To say that Hawaiʻi holds a deep-seated connection to the outrigger canoe is an understatement. To be sure, our entire existence on these islands depended on the craft.
The outrigger canoe was an exploratory vessel. A Polynesian spaceship that would propel a people into the expansive unknown, guided only by their ingenuity, fortitude, and knowledge of the heavens. Indeed, the men and women on these crafts followed currents, mapped the stars, caught the wind, surfed the swells and chased whales, birds, and sharks toward unknown island planets. It was on these ships that they charted, discovered, and inhabited Hawai’i centuries before the first Western sailors.
But that was then and this is now. Today, “paddling” as we commonly call it, is most commonly done upon single-hull outrigger canoes with an ama (an outrigger float) connected to the main hull. Evidence of its popularity can be seen everywhere, or at least anywhere one looks toward the ocean. Paddling clubs serve as brotherhoods and sisterhoods, creating a social dynamic that’s unique in history and place to the people of Hawai’i.
On the island of Oʻahu alone, there are at least 18 different outrigger canoe clubs with over a dozen more on the neighboring islands. The clubs compete with each other over the course of a grueling six-month season (April-October) culminating in a massive race called the Moloka’i Hoe. The annual event is an international affair that sees teams from Moloka’i to O’ahu paddle across the treacherous Ka’iwi Channel. In the grueling 43-mile-long crossing, more than 1,000 contestants take part in the endeavor, with crews in different divisions (ferried by boats) subbing in at 30-minute-nonstop intervals.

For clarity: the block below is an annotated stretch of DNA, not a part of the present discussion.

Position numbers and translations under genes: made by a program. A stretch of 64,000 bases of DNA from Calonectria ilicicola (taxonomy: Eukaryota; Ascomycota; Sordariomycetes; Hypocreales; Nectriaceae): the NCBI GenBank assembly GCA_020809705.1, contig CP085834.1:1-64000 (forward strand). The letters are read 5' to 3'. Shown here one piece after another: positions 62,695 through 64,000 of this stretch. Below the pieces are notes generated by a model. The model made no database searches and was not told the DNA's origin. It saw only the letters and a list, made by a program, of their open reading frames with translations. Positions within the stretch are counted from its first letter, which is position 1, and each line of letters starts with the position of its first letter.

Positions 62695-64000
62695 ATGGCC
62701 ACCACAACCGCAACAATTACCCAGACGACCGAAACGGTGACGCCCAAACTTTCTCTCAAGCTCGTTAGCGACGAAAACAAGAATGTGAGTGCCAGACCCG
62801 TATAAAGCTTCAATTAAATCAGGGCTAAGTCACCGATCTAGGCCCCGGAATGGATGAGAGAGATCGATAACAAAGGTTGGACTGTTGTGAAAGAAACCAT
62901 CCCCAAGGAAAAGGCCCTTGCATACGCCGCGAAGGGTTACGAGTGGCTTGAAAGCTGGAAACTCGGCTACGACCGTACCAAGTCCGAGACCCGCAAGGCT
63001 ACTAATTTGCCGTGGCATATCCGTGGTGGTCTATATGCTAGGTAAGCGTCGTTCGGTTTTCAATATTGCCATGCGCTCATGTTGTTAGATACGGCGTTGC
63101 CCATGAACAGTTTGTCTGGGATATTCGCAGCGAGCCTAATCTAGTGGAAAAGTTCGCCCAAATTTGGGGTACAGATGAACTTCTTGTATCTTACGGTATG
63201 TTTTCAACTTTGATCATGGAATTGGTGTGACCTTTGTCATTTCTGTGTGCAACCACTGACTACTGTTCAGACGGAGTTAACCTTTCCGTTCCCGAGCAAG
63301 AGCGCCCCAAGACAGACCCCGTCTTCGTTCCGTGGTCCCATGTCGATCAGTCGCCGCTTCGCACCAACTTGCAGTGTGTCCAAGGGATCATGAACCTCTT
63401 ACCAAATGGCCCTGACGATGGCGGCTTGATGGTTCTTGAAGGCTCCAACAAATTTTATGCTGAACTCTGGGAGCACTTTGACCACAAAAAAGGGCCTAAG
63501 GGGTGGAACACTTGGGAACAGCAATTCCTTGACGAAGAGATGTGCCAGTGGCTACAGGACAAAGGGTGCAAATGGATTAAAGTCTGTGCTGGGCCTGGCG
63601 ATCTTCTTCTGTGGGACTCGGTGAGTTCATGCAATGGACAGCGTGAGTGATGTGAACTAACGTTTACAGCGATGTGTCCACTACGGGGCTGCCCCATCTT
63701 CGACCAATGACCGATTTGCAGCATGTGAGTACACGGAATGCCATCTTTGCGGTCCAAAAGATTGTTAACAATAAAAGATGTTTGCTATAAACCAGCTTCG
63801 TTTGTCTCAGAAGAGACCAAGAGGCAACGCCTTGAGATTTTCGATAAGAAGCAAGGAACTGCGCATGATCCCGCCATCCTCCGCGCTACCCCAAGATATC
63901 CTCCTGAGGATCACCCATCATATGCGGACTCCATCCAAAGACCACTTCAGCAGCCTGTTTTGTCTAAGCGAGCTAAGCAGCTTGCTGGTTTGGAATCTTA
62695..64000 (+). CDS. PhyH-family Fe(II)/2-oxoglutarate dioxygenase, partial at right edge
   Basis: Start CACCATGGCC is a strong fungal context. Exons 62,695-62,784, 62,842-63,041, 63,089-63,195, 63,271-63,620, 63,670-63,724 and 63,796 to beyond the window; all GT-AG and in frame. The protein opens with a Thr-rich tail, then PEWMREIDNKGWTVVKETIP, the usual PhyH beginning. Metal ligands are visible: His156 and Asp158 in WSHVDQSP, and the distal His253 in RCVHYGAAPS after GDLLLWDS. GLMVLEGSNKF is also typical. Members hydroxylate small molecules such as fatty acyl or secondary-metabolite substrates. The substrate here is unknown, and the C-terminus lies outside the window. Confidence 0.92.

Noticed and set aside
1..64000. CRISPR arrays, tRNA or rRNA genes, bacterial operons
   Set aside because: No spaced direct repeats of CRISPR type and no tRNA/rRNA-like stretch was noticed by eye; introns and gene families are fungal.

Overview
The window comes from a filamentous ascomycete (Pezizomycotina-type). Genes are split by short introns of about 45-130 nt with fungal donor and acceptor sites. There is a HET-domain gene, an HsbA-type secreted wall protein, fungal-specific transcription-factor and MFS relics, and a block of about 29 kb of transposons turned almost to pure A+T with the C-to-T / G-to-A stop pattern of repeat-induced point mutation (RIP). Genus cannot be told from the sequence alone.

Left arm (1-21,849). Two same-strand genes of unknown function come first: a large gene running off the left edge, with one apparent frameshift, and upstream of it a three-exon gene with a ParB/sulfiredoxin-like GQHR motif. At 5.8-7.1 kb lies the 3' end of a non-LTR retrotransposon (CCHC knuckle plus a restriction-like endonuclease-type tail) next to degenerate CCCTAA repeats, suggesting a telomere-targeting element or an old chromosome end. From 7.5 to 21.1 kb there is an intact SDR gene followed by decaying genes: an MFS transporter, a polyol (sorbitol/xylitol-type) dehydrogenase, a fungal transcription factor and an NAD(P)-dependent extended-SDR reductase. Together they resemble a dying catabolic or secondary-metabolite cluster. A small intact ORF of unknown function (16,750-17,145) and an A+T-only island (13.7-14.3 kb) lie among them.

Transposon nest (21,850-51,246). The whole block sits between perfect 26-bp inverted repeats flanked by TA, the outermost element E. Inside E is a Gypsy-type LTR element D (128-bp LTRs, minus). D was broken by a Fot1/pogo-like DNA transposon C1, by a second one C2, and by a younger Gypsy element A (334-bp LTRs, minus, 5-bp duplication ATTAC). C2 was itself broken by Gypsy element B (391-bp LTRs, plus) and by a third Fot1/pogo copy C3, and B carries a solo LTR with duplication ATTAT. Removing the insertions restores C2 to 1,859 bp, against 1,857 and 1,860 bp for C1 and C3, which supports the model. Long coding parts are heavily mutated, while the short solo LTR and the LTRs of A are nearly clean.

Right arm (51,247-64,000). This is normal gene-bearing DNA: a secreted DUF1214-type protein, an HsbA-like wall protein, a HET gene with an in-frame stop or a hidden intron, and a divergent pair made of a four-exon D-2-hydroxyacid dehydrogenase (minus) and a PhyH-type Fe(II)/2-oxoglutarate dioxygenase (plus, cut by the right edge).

“What I love most about paddling is the camaraderie,” says Karel Tresnak Jr., a steersmen at Waikiki’s illustrious Outrigger Canoe Club. Son of an outrigger canoe builder, Tresnak Jr. has been paddling since he was 11-years-old. He’s also won a whopping seven one-man canoe solo titles, five one-man canoe relays, and three six-man canoe titles over the years at the Moloka’i Hoe. “When you’re part of a good crew in the six-man division, you’re not just paddling for yourself—you’re paddling for your teammates. Plus, paddling here in Hawai’i, the weather is always perfect for it. The water is always warm, so for me, paddling is so much better than going to the gym to work out or going running.”
Situated near Magic Island and Ala Moana is the Koa Kai Canoe Club. Founded in 1979 as a club for police officers, they’ve since accepted all newcomers with Paul Amoy (an original member) as acting head coach and are a stalwart in the area. Surfing the breaks around Ala Moana Beach Park, you’ve probably noticed their signature red, white, and black vessels cutting through the sea just outside the sets.
“Once a week we go out into the open-ocean,” says Amoy. “On a distance day we’ll come at 6 am and paddle all the way to Hanauma Bay, and then back to Magic Island. That’s about 22 miles, which gets us pretty ready for Moloka’i.”
Like Tresnak Jr., Amoy enjoys that intense camaraderie found among teammates in a race.
“Initially what drew me to paddling was the friends,” he says. “We were all policemen and we enjoyed each other’s company, so we enjoyed paddling. Then, like any sport, you get addicted. I was also born and raised in Waikiki, so I’ve been in the water my whole life. This is just an extension of that way of life. Now that I’m older, I like coaching these guys and still being that close to the sea.”
As paddling season kicks into gear, why not jog down to Magic Island and watch the crews slice through the sea on a craft that’s been gracing the Pacific for nearly a millennium. Or if you’re game, join a club yourself—nearly all of them around the island accept new members. Like Tresnak Jr. said, it’s a whole lot better than going to the gym.